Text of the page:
Support to Children Living with Disabilities Pays Off
Ennert Date, 14, is one of the visually impaired children from Mbire district, who benefitted from Save the Children’s Inclusive Education initiative, which provided braille equipment and learning materials for use at Mahuwe Primary School’s Resource Centre for visually impaired children.
Despite her disability, she was always top of her class and she had zeal and determination towards her school work. Her grade 5 teacher, Doesmatter Marota was confident that Ennert was going to excel in her Grade Seven public examinations.
“Ennert will pass her Grade Seven exams because she is committed despite her condition. She is gifted. She is doing well in English, Shona, Mathematics and General Paper. She is inspirational to us all as a school and as a community.” said Marota.
She completed primary school last year and as predicted by her teachers, she excelled in her Grade Seven public examinations with flying colours, making her one of the best performing students at her school.
Mr Rwambiwa, a Schools Inspector for Mbire district notes that the support from Save the Children laid a solid foundation for Ennert.
“We are thankful to Save the Children for providing Mahuwe Primary School Resource Centre with braille learning equipment. It is through this support that Ennert’s foundation lies. She managed to put to good use the learning equipment and this shows in her results. She attained 9 units and according to statistics we compiled, she is one of the best performing students in the district.''
“Not forgetting that last year’s learning calendar was affected by COVID-19 which led to the closure of schools for a longer period. However, it is quite impressive that despite these challenges, Ennert managed to produce excellent results.” said Rwambiwa.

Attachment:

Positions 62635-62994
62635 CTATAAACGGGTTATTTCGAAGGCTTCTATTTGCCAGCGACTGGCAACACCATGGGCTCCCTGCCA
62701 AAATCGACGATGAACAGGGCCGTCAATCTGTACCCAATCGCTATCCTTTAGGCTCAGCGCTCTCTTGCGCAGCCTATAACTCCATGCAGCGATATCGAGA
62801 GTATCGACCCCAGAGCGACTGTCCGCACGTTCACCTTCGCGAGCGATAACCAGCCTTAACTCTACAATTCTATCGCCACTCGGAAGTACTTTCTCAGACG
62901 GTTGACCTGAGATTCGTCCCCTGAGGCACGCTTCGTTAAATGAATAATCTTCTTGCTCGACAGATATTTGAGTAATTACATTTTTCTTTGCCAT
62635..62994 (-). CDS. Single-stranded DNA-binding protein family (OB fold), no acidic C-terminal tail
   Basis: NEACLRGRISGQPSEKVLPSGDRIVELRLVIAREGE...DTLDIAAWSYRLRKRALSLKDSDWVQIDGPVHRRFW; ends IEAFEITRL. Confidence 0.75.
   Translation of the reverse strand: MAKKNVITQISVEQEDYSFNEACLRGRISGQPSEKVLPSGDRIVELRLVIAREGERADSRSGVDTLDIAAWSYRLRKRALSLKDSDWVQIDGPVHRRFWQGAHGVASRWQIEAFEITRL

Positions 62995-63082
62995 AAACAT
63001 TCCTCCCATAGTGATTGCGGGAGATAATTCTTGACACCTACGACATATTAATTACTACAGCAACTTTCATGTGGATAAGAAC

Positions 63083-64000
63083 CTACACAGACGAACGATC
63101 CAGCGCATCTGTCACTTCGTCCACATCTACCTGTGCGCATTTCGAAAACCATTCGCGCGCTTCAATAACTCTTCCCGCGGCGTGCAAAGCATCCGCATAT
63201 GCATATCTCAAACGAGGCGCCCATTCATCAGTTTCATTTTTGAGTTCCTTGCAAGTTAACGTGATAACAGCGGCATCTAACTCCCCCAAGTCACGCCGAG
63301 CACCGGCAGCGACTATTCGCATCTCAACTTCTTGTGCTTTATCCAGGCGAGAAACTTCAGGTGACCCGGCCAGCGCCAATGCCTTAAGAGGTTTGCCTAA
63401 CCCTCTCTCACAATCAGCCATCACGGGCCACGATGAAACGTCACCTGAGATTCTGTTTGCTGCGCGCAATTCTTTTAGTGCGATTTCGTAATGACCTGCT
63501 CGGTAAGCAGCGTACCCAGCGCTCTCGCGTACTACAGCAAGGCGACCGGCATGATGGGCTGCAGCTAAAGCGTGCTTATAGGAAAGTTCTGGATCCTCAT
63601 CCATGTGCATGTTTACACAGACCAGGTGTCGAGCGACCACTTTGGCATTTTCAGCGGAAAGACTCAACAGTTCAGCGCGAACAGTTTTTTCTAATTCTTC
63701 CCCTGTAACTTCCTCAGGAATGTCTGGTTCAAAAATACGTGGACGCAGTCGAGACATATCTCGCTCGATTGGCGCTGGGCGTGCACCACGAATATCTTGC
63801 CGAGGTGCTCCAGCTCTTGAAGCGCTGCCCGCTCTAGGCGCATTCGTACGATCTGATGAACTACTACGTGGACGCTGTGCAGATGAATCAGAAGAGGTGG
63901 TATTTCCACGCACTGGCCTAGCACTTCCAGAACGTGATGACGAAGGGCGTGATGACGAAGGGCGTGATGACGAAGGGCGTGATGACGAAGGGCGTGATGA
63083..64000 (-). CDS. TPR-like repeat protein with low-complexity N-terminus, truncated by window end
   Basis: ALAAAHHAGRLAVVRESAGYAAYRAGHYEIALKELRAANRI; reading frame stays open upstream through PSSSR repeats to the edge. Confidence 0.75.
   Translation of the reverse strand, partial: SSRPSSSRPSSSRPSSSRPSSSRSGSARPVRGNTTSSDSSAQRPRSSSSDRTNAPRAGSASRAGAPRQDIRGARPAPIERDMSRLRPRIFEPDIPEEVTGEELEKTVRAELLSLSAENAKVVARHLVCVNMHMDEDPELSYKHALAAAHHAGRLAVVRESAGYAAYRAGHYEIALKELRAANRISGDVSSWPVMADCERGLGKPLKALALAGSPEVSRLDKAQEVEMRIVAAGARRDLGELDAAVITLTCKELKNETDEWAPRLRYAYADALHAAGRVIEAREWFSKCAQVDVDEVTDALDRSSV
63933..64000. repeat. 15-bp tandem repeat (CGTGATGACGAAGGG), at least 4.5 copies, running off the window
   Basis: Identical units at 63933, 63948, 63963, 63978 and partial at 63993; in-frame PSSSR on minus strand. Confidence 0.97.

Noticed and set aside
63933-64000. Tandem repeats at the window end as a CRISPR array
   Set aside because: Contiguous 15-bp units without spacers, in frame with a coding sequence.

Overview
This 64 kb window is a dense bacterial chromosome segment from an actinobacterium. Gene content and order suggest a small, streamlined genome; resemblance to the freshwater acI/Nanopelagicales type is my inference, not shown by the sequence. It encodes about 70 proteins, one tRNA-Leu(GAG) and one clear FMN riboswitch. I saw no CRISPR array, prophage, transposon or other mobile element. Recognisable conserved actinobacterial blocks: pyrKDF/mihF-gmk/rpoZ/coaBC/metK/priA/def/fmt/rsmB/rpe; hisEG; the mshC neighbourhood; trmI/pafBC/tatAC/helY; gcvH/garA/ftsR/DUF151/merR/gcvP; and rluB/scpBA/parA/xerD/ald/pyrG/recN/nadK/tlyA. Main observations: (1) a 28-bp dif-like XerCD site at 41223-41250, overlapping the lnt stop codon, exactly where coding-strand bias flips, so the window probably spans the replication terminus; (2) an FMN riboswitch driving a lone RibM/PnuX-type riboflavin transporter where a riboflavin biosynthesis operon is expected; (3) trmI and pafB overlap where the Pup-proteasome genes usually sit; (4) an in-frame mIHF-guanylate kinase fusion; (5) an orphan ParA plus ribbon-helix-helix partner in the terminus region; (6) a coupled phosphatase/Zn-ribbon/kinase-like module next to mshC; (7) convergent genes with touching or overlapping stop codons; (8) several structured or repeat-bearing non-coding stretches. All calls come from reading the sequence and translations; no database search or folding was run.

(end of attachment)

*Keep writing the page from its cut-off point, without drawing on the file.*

Ennert is now in Form One at Mahuwe Secondary School and she is studying eight subjects. Mr Tembo, the school head explained that there are plans for her to move to a better school which has a well-established Resource Centre for visually impaired children.
“We are happy to have Ennert here. From the time she started her Form One, I have received great feedback from her teachers. Owing to her excellent results, she secured a place at Murewa Mission, one of the schools with a fully equipped Resource Centre for visually impaired children. This would be great for her learning experience as she will have all braille learning materials at her disposal compared to here were we have limited material.”
“Ennert is exceptional. Given resources, she can excel to her fullest potential. Even when holding a conversation with her, you can see that, she really thinks of what she says. We wish her all the best. With her brilliance, she can be anything she wants to be,” alluded Tembo.
Ennert is aiming for the stars
Save the Children first wrote about Ennert in 2018 when she was in grade 5 at Mahuwe Primary School. Four years later, she still exhibits the same determination to succeed.
“I am enjoying my school work especially History and English. I am working hard because I want to be a lawyer. I want to show the world that being visually impaired does not mean that you cannot succeed. Most people think that when someone is visually impaired, they are destined to be a beggar but that’s not true and I am going to prove them wrong.” said Ennert.
Save the Children's Inclusive Education Initiative
Save the Children’s inclusive education initiative covered eight districts of Zimbabwe including Mbire, Rushinga, Matobo, Beitbridge, Binga, Hwange, Gokwe North and Gokwe South.
It was implemented in partnership with the Ministry of Primary and Secondary Education and Leonard Cheshire Disability Zimbabwe (LCDZ). The programme was funded by NORAD. Under the initiative, Save the Children through its partners conducted community sensitisation and mobilisations on the importance of inclusive education. These have helped children with disabilities to be enrolled in mainstream schools and attend lessons.
The initiative has also provided support to children living with disabilities through provision of assistive devices which include wheelchairs, spectacles, hearing aids, prosthetic legs and learning materials such as braille equipment, sound calculators and computers. Save the Children also availed materials for school infrastructure adaptations, including construction of access ramps and pathways, making doors wider for easy access by wheelchair users and construction of toilets that are disability friendly with toilet seats and supporting rails.